Question about bio-media

Discussion in 'Water Features' started by manfromearth, Sep 6, 2006.

  1. manfromearth

    manfromearth LawnSite Member
    Posts: 68

    I am doing some work on an existing pond that has a bio-fall unit, but no bio-media in it. The unit is circular (about 2' diameter), has a filter in it and an empty bag for some media. My question is what are some materials I might consider using to fill the bag with? I know I can buy bio media to fill the bag with, and that is not out of the question, but I know that can be fairly pricy (I haven't checked recently, so maybe the price has gone down). The bio-fall unit is pretty large and it will take a lot of material (probably at least about 1 to 1.5 cubic feet) to fill the bag so that it is at least about 3"-4" thick with media. Is 3" to 4" thick enough? I have always heard that the more surface area you have the better off you are in maintaining a sufficient biological load. Also, I realize that the texture of the media is important. Is there some materials that I can buy inexpensively that will work as well as media bought from a pond material supplier? I have used scrunchies (those things women like to use when taking a bath or shower....OK, I like them too!) on some of the ponds I built way back when and they seemed to do well. As a side note, I have heard that using oyster shells is a good way to keep your ph from being too low. If I put them in the bio-media bag would they double as a media as well? Sorry for the long post....can't help myself! Ooops....The pond is about 1,500 gallons with three 6 to 8 foot long and high water courses and has 4 koi averaging about 15" long. Thank Ya'll :)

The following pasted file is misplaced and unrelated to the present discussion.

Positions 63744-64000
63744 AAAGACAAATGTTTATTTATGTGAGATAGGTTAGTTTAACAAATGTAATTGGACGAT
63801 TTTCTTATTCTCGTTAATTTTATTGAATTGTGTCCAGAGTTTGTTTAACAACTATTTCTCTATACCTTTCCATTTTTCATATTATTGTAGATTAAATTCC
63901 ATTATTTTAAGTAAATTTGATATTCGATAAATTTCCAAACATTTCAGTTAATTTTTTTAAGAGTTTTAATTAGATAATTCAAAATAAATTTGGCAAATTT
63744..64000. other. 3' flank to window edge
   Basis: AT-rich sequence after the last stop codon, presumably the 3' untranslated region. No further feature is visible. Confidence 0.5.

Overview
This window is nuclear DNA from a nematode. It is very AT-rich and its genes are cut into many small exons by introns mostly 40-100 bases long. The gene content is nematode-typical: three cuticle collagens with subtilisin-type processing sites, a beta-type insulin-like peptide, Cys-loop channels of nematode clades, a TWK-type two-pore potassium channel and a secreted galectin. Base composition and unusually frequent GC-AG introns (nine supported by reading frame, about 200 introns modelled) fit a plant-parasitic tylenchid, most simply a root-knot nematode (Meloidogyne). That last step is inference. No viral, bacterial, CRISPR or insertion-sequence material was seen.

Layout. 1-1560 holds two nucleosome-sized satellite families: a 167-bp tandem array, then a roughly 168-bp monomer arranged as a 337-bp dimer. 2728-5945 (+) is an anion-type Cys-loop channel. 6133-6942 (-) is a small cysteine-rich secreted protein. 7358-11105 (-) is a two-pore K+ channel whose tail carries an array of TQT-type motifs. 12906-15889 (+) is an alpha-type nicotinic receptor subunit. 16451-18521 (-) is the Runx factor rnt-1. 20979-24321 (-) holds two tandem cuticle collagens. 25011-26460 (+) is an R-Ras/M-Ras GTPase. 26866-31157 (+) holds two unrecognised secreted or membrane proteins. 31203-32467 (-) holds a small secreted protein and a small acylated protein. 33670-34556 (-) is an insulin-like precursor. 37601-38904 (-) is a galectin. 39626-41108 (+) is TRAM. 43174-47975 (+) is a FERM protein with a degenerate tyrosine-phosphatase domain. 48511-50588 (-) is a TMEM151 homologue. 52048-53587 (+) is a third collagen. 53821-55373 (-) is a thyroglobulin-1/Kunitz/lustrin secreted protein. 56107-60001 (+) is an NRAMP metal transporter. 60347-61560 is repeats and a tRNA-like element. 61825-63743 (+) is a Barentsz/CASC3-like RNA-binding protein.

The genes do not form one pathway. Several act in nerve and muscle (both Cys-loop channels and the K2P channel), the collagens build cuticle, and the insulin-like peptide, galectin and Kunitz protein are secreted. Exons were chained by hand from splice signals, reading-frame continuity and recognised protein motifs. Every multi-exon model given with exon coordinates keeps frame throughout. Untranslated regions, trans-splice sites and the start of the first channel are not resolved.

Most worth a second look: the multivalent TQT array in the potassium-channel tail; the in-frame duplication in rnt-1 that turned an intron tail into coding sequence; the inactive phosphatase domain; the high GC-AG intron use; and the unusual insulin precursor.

2. Victor

    Victor LawnSite Bronze Member
    Posts: 1,430

    If you want cheap biofilter material. You could run down to your local dollar store and buy those plastic brillo scrunchies they sell. You know... They look like plastic donuts, with a bunch of tiny holes in them. They will hold a ton of nitrifying bacteria due to their huge surface area (all of those holes tremendously increase the amount of surface area nitrifying bacteria can attach to. Those scrunchies normally are sold in mesh bags. You can put them into the filter, without removing them from the mesh bags.

    Vic
     
  3. n2h20

    n2h20 LawnSite Senior Member
    Posts: 503

    lave rocks works well.
     
  4. Ron's Lawncare

    Ron's Lawncare LawnSite Senior Member
    Posts: 266

    larva rocks should be fine for a pond. i install large aquariums with wet/dry filters. the bio balls are expensive.
     

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